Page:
“My uncles…” Theon’s claim took precedence over those of his father’s three brothers, but the woman had touched on a sore point nonetheless. In the islands it was scarce unheard of for a strong, ambitious uncle to dispossess a weak nephew of his rights, and usually murder him in the bargain. But I am not weak, Theon told himself, and I mean to be stronger yet by the time my father dies. “My uncles pose no threat to me,” he declared. “Aeron is drunk on seawater and sanctity. He lives only for his god—”
“His god? Not yours?”
“Mine as well. What is dead can never die.” He smiled thinly. “If I make pious noises as required, Damphair will give me no trouble. And my uncle Victarion—”
“Lord Captain of the Iron Fleet, and a fearsome warrior. I have heard them sing of him in the alehouses.”
“During my lord father’s rebellion, he sailed into Lannisport with my uncle Euron and burned the Lannister fleet where it lay at anchor,” Theon recalled. “The plan was Euron’s, though. Victarion is like some great grey bullock, strong and tireless and dutiful, but not like to win any races. No doubt, he’ll serve me as loyally as he has served my lord father. He has neither the wits nor the ambition to plot betrayal.”
“Euron Croweye has no lack of cunning, though. I’ve heard men say terrible things of that one.”
Theon shifted his seat. “My uncle Euron has not been seen in the islands for close on two years. He may be dead.” If so, it might be for the best. Lord Balon’s eldest brother had never given up the Old Way, even for a day. His Silence, with its black sails and dark red hull, was infamous in every port from Ibben to Asshai, it was said.
“He may be dead,” Esgred agreed, “and if he lives, why, he has spent so long at sea, he’d be half a stranger here. The ironborn would never seat a stranger in the Seastone Chair.”
“I suppose not,” Theon replied, before it
occurred to him that some would call him a stranger as well. The thought made him frown. Ten years is a long while, but I am back now, and my father is far from dead. I have time to prove myself.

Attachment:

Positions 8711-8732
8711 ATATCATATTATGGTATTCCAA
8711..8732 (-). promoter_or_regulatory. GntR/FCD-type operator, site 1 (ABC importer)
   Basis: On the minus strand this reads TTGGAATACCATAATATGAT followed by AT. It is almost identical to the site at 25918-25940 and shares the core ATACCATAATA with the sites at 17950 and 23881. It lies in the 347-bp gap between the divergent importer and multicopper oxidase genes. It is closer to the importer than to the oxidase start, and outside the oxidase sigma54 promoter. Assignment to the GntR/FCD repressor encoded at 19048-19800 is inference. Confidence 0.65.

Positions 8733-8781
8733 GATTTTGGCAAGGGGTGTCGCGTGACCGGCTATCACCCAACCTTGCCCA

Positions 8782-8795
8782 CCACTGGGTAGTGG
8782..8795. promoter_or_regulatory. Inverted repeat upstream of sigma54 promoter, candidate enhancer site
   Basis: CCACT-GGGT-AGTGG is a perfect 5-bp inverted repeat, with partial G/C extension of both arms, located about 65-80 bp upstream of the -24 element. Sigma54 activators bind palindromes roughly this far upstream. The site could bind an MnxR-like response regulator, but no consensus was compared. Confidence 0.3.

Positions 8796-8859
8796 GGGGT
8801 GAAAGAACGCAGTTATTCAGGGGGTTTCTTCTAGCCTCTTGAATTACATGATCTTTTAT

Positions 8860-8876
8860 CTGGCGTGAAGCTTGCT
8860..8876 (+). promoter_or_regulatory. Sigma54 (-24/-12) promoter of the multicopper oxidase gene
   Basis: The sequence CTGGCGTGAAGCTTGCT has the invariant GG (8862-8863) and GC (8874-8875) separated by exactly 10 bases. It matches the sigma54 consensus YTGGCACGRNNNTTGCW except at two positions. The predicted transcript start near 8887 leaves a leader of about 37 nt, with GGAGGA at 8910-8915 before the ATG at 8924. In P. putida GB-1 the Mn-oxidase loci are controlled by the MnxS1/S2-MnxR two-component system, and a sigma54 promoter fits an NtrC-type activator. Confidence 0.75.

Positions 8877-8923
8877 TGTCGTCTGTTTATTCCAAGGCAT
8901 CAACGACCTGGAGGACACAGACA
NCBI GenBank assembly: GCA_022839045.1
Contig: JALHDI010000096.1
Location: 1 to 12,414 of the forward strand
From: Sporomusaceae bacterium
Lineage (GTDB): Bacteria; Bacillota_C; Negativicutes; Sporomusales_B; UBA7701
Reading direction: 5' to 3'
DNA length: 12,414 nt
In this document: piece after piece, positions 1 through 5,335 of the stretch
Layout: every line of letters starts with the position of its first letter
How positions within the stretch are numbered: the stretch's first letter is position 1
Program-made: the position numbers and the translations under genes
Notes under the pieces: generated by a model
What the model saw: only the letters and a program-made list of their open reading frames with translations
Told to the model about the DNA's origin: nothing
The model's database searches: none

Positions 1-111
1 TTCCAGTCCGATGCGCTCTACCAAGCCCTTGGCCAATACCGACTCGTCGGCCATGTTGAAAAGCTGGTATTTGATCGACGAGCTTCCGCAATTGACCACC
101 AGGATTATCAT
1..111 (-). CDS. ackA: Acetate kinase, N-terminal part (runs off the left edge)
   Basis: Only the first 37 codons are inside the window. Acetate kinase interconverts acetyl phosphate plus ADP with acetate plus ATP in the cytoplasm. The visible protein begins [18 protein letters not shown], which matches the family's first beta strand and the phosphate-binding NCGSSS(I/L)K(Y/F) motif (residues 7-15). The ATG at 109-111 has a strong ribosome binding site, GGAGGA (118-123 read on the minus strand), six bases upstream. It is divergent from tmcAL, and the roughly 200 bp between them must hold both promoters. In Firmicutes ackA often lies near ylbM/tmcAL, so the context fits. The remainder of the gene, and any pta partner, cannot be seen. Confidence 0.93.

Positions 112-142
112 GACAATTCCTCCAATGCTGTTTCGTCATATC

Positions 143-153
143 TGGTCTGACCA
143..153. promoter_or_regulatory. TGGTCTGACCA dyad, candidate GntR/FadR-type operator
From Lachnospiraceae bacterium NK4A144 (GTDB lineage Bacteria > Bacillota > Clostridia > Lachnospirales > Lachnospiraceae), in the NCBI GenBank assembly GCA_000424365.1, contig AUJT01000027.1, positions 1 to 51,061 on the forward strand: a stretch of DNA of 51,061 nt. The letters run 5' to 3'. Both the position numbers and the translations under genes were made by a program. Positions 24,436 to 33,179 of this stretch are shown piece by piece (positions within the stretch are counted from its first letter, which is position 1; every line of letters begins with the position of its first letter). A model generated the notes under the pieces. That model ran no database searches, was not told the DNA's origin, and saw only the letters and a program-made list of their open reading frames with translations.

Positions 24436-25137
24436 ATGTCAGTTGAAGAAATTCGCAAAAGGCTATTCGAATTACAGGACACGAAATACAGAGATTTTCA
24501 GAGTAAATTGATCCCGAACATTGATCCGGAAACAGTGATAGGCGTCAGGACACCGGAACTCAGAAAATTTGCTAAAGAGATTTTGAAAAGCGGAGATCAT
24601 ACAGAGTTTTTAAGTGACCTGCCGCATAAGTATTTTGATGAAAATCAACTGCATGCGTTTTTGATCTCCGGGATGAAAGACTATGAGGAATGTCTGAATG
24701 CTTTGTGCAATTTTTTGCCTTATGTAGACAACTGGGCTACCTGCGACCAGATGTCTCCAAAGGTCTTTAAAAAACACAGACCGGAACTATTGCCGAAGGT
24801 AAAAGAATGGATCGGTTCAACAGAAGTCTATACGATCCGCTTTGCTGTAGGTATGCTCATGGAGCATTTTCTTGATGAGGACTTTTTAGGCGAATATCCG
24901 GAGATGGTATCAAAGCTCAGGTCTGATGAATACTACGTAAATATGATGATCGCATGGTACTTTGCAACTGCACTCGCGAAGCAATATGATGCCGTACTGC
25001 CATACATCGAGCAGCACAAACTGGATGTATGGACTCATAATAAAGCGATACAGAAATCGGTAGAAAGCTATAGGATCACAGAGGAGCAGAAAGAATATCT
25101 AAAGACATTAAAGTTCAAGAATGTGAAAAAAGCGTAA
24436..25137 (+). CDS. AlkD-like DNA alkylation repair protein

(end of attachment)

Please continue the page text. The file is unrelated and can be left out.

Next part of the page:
He considered fondling Esgred’s breast again, but she would probably only take his hand away, and all this talk of his uncles had dampened his ardor somewhat. Time enough for such play at the castle, in the privacy of his chambers. “I will speak to Helya when we reach Pyke, and see that you have an honored place at the feast,” he said. “I must sit on the dais, at my father’s right hand, but I will come down and join you when he leaves the hall. He seldom lingers long. He has no belly for drink these days.”
“A grievous thing when a great man grows old.”
“Lord Balon is but the father of a great man.”
“A modest lordling.”
“Only a fool humbles himself when the world is so full of men eager to do that job for him.” He kissed her lightly on the nape of her neck.
“What shall I wear to this great feast?” She reached back and pushed his face away.
“I’ll ask Helya to garb you. One of my lady mother’s gowns might do. She is off on Harlaw, and not expected to return.”
“The cold winds have worn her away, I hear. Will you not go see her? Harlaw is only a day’s sail, and surely Lady Greyjoy yearns for a last sight of her son.”